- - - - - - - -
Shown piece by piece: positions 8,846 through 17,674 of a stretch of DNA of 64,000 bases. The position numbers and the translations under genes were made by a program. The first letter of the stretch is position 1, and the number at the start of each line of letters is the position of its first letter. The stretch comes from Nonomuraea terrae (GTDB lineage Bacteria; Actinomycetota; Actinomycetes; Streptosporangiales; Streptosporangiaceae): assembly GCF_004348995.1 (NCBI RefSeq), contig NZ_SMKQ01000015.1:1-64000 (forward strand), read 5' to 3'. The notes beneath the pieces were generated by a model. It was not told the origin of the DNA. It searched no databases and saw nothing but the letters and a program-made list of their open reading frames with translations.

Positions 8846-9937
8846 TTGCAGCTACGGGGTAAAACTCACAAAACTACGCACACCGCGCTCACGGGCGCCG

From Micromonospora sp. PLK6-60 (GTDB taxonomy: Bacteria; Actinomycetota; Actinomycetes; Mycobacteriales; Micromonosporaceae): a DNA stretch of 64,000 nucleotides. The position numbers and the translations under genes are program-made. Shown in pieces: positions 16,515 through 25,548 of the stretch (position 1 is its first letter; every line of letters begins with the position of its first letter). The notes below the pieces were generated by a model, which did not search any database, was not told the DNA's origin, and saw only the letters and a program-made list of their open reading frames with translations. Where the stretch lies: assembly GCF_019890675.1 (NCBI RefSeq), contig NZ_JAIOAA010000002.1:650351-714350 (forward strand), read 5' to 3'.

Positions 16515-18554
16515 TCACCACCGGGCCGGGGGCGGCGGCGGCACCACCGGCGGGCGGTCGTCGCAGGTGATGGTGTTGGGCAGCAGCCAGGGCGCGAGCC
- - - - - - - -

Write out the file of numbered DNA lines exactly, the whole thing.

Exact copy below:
Shown piece by piece: positions 8,846 through 17,674 of a stretch of DNA of 64,000 bases. The position numbers and the translations under genes were made by a program. The first letter of the stretch is position 1, and the number at the start of each line of letters is the position of its first letter. The stretch comes from Nonomuraea terrae (GTDB lineage Bacteria; Actinomycetota; Actinomycetes; Streptosporangiales; Streptosporangiaceae): assembly GCF_004348995.1 (NCBI RefSeq), contig NZ_SMKQ01000015.1:1-64000 (forward strand), read 5' to 3'. The notes beneath the pieces were generated by a model. It was not told the origin of the DNA. It searched no databases and saw nothing but the letters and a program-made list of their open reading frames with translations.

Positions 8846-9937
8846 TTGCAGCTACGGGGTAAAACTCACAAAACTACGCACACCGCGCTCACGGGCGCCG

From Micromonospora sp. PLK6-60 (GTDB taxonomy: Bacteria; Actinomycetota; Actinomycetes; Mycobacteriales; Micromonosporaceae): a DNA stretch of 64,000 nucleotides. The position numbers and the translations under genes are program-made. Shown in pieces: positions 16,515 through 25,548 of the stretch (position 1 is its first letter; every line of letters begins with the position of its first letter). The notes below the pieces were generated by a model, which did not search any database, was not told the DNA's origin, and saw only the letters and a program-made list of their open reading frames with translations. Where the stretch lies: assembly GCF_019890675.1 (NCBI RefSeq), contig NZ_JAIOAA010000002.1:650351-714350 (forward strand), read 5' to 3'.

Positions 16515-18554
16515 TCACCACCGGGCCGGGGGCGGCGGCGGCACCACCGGCGGGCGGTCGTCGCAGGTGATGGTGTTGGGCAGCAGCCAGGGCGCGAGCC